There are other small problems as well, such as garbage displaying on window title bars, and even the text inside games being displayed as random symbols instead of actual text. Even though most non-Japanese gamers will not be able to read the text even if it were being displayed correctly, I think displaying garbage causes damage to a game’s perception. What would otherwise be seen as a spotless release will seem more poorly put together as soon as one starts seeing text display as “@##$%!!@#$ }{_^*??!” instead of “あ!なにをやってんだろ??!”.

Certain developers, such as Zun (of Touhou fame), D.K., and Isshiki manage to skirt most of these problems with only a small amount of extra effort, but the bulk of developers do not. D.K.-san has been especially sensitive to this topic, attempting to make his games as universally accessible as is humanly possible.

However, even if a game is made with the intention of international release, it is often unknown outside of it’s host language due to a simple problem of logistics. How to non-native speakers of a game’s language even . This is the bulk of the reason why I try to find games for indiegames, searching for ways to connect Japanese and Western developers in ways that allow their games to be seen by more people. But, that is such a small part of the puzzle. I wonder about how many Chinese, how many Korean, how many Dutch or Russian games are missed by the world at large due to language and cultural barriers. I’m sure there must be indie gamers/developers out there who are bilingual in many languages, and who could bring all kinds of amazing games to the attention of the English-speaking world, and vice versa. The indie game scene is only as strong as it is visible, and more visibility will, I think, yield more and higher quality games, partially due to quantity, and partially due to the fact that I suspect most devs (I know it’s true for me) work harder, faster, and better when we know people are watching, waiting for, and enjoying what we produce.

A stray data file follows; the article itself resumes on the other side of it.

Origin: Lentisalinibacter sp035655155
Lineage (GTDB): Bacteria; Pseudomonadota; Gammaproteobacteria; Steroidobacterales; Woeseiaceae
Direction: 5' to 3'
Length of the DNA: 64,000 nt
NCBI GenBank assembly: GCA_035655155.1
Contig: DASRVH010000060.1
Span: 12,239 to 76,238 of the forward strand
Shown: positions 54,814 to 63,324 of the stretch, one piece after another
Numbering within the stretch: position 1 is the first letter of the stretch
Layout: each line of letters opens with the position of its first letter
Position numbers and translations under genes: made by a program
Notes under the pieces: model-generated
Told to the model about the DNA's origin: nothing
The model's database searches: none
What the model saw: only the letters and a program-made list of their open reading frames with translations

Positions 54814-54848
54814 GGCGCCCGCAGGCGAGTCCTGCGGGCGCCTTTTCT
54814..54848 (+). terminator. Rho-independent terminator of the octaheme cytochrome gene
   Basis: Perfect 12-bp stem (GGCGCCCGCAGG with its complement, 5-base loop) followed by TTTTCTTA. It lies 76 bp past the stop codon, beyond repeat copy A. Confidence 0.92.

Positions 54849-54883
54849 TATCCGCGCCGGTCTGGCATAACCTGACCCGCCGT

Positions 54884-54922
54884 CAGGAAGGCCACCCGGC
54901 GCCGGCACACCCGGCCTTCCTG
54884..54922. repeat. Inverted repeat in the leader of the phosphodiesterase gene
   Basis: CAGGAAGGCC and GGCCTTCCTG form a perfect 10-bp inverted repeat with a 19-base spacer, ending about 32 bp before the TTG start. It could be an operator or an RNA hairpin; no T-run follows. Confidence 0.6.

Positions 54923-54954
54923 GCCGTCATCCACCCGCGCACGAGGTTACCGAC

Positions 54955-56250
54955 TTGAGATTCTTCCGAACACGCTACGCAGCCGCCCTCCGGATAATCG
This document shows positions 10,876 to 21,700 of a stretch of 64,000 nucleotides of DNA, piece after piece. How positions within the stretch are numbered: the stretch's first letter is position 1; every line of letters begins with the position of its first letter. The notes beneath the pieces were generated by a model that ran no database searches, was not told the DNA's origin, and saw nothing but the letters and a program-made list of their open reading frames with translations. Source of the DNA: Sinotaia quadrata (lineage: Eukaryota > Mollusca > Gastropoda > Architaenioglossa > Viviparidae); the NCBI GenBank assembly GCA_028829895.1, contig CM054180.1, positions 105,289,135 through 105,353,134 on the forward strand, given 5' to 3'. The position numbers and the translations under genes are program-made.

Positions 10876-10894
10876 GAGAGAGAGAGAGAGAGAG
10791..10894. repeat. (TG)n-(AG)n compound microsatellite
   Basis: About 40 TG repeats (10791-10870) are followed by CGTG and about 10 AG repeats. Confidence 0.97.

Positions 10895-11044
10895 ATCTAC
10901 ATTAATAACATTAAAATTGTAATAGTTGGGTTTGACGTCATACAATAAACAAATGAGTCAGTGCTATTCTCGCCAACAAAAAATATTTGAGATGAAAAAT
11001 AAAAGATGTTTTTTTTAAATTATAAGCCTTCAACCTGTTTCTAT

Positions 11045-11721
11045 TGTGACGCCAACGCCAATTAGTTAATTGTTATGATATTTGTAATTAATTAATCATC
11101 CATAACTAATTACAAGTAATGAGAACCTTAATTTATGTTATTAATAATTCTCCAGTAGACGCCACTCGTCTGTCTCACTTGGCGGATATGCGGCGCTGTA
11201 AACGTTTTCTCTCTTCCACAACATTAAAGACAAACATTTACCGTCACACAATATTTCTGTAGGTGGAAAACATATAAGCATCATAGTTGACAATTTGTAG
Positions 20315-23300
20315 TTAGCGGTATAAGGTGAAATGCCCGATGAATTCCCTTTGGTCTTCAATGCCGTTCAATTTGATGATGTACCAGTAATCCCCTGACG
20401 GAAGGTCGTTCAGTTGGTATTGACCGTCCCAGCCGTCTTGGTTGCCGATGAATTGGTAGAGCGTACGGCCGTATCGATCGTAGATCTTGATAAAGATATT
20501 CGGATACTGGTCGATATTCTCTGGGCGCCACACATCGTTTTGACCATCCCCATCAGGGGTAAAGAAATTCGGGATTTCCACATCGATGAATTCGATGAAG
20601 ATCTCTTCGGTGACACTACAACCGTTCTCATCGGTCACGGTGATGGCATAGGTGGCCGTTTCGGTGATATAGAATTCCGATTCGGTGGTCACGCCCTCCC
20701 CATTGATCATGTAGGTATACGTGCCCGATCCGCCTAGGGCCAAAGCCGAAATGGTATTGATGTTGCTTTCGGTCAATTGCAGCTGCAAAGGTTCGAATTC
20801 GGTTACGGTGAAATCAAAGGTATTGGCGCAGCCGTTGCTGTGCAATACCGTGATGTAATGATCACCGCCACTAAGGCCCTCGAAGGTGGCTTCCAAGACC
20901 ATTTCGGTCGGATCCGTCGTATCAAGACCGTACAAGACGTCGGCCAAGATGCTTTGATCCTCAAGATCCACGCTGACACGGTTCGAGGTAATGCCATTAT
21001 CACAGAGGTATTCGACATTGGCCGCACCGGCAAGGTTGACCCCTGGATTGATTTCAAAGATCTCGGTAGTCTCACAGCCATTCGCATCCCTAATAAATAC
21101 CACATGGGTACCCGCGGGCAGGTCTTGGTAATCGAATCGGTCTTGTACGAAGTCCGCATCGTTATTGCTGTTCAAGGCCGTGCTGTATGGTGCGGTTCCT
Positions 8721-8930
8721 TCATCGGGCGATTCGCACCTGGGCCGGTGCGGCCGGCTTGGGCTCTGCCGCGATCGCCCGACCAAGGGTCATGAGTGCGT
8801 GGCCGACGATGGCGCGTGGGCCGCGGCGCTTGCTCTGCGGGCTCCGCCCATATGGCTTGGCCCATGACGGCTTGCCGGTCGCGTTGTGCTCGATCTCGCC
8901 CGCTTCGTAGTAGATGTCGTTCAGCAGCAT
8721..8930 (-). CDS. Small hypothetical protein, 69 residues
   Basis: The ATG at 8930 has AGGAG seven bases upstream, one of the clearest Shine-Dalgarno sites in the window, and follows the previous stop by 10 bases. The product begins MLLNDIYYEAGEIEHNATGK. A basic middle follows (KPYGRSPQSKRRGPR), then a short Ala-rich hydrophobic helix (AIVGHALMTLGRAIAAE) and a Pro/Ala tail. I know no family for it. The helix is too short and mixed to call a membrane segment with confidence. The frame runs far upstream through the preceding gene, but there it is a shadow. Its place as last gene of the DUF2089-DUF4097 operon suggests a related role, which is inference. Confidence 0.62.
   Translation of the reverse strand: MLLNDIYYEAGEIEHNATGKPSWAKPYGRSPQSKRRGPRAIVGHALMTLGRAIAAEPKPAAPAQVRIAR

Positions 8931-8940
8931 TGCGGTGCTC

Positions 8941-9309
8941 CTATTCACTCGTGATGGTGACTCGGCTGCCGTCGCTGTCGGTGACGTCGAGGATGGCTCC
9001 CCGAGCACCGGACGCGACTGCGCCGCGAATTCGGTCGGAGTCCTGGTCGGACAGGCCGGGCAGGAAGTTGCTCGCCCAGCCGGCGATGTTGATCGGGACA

Obviously, not all games are going to do well with international release. RPGs are obviously not good candidates, but even some of those would probably be worth translating. Just think of how many people would have missed out on Cave Story if not for the intrepid soul that translated it.

So, this is a call to do your part! Adopt a developer in another country! If you enjoy indie games and find a game in a language that would be difficult to understand for someone who does not speak the game’s language, provide an explanation of the rules, translate a readme, suggest it to a review site, or even just to a friend. Let developers know when a game doesn’t work on your computer. If you’re technically minded, try to help them fix the problem. And no matter what, send the developer a note, let them know personally when you suggest their games to a review site, or even if you just enjoyed it yourself. Nothing will make their day faster than knowing that somebody is enjoying their game.